The Dirty, Nasty, Thankless Job of Restoration.
The Dirty, Nasty, Thankless, Jobs of Car Restoration. September 2-3, 1999
I don’t know anyone who enjoys lying on their backs, scraping undercoating off the bottom of a car. Dirt, rust, and loose undercoating falls down your shirt, into your hair, and gets into your eyes. I’ve avoided completely scraping the undercoating off my Sunbeam Alpine for many years because of the mess, but on this Ferrari, I couldn’t push it off. I can, however, do it in stages. I pick a small area and begin scraping, and when enough dirt falls down my shirt, and into my underwear, I stop! I let the memory of this ordeal fade, and in a week, I begin with another spot.
Another nasty job was degreasing the rear differential. Years of grease, and road grime has collected on the aluminum housing, making it resemble a cast iron housing. I used engine degreaser. and a small stainless steel scrub brush to knock off all loose stuff. We’ve decided to leave the rear suspension in place, so cleaning it makes it a little harder. I haven’t figured out what’s worse to have fall into your eyes, undercoating flakes, or degreaser. I’ve GOT to remember to buy a pair goggles!
While I was working in the back of the car, I removed the fuel filter assembly. (I can’t wait for the day I’m actually putting something back on the car!) I wire wheeled the undercoating, rust, and old paint off, and primered the fuel filter holder. It evidently takes a grey paint that I’ll have to buy. Luckily the same paint can be used for the fog light buckets so it won’t be a waste of a can of paint! I guess while I’m at it, I might as well get the decal that goes on the housing as well. Am I getting too anal?
As I’m continuing to prepare the engine compartment for painting, I removed the fresh air hoses that run in the wheel wells on both sides of the car. When they first one came out, I made an archeological find! Evidently mice like to nest in these hoses, because both hoses had evidence of a previous inhabitants. One of them had an old “Arby’s” roast beef sandwich wrapper, but both nests were made up primarily of cotton stuffing, probably from the seats. Mice are horrible creatures that do irrepairable damage to cars, and most of the time, they go unnoticed until it’s too late. They start by finding a nice place to nest deep within a car, not easily reached by human hands. Then they begin building a bed with whatever is available. The stuffing in the seats are usually the most convenient. When they start chewing, they usually start from the bottom the of the cushion, so you’ll never know until you see a tiny hole on the surface of the seat. By the time that happens, you’ll discover that everything beneath that hole is destroyed! Mice also love to eat leather, so you can imagine how nice of a home a Ferrari makes!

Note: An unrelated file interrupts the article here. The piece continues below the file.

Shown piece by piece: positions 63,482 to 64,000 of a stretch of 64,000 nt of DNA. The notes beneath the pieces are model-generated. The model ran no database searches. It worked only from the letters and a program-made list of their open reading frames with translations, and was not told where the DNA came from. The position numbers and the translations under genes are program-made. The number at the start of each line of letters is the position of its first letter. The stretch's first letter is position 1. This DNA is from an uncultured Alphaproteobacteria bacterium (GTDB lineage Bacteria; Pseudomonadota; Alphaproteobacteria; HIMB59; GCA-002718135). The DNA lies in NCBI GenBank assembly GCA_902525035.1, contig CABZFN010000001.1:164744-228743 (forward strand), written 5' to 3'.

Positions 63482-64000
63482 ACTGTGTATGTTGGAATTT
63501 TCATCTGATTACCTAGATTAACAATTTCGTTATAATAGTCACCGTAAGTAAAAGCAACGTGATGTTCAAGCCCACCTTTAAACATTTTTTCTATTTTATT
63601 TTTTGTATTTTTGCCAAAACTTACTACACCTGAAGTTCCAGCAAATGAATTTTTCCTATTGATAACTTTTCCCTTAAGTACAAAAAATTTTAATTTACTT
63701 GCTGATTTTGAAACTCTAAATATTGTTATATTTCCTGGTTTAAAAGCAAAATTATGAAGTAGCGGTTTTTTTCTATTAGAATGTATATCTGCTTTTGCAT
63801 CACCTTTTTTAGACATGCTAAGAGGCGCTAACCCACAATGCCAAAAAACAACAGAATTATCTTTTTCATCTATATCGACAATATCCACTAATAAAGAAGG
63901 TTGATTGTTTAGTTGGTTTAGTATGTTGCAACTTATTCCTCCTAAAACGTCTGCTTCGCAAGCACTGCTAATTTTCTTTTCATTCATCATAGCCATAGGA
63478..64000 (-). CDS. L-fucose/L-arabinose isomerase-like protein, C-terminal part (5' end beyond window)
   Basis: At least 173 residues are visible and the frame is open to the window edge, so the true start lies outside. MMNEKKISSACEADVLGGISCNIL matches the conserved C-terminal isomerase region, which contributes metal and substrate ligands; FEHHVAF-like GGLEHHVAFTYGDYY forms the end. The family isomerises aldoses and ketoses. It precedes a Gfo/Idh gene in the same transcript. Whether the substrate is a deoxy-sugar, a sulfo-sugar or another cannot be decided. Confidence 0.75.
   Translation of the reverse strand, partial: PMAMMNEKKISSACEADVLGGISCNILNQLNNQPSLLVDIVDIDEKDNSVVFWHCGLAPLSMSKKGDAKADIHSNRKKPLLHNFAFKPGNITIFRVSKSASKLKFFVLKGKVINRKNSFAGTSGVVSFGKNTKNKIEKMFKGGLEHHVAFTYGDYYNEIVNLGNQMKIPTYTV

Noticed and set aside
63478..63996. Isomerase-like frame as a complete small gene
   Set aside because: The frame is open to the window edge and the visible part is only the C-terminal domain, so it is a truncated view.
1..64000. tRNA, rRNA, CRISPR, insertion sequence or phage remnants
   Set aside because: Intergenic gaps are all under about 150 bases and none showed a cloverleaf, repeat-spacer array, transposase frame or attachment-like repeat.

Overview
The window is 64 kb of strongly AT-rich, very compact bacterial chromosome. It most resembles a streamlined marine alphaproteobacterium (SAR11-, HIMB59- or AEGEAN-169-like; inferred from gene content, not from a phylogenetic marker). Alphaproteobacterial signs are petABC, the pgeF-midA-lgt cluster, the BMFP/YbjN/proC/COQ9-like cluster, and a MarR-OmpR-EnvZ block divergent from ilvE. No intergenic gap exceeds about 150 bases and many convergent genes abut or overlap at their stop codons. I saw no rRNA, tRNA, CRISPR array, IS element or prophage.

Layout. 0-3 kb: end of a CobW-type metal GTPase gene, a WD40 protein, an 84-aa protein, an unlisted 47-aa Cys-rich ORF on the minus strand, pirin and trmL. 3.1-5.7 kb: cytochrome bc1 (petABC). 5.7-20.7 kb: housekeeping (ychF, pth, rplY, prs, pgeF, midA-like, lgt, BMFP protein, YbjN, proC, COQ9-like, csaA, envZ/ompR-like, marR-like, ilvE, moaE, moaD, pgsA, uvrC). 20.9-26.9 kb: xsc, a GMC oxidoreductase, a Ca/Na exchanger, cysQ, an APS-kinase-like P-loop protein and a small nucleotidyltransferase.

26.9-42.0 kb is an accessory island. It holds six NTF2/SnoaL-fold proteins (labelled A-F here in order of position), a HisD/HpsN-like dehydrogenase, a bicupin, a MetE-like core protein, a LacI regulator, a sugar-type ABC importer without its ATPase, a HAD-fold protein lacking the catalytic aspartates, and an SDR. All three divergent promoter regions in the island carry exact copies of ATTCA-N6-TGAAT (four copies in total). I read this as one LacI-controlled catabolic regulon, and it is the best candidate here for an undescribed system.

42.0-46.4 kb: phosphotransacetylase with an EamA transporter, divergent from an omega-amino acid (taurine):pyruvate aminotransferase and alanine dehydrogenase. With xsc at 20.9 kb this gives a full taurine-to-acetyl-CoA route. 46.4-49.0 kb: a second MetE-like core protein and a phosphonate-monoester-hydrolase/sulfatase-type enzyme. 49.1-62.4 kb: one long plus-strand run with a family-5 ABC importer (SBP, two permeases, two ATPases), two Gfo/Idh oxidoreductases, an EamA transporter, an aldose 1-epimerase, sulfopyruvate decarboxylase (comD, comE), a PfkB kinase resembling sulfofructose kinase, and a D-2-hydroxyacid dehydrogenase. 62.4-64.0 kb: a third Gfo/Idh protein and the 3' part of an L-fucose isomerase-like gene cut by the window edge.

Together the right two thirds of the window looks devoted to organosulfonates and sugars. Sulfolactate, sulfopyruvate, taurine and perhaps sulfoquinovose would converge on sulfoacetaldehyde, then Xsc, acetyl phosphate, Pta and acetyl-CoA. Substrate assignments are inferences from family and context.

Having Leather seats destroyed by mice is bad enough, but can you imagine a way a mouse can destroy a Porsche motor? It happens often enough to see a trend. No, they don’t nest in the cylinders, but they love to build nests on top of the cylinders. They get in there through the cooling fan in the back (front?) of the motor. Over a winter they will build a nice nest of insulating cotton, and batting. When you go to start your car from winter storage, the mouse will be long gone, but it’s nest remains. This nest will be forced into the cooling fins by the fan, and will eventually over heat the motor. Air-cooled Porsche motors depend on air circulation to keep running cool, and having debris blocking it’s cooling fins is not good. The driver will usually never know, because by the time the overall temperature on the gauge shows “hot”, the particular cylinder where the nest was has already overheated. The only way to clean this mess up is to remove the engine, and clean house. If you’re lucky, you didn’t overheat, and it’s just a cleaning, if you’re unlucky, that cylinder will need attention, if you’re really unlucky, a dropped valve from overheating, cracked piston, holed block, etc…all from a stupid mouse!
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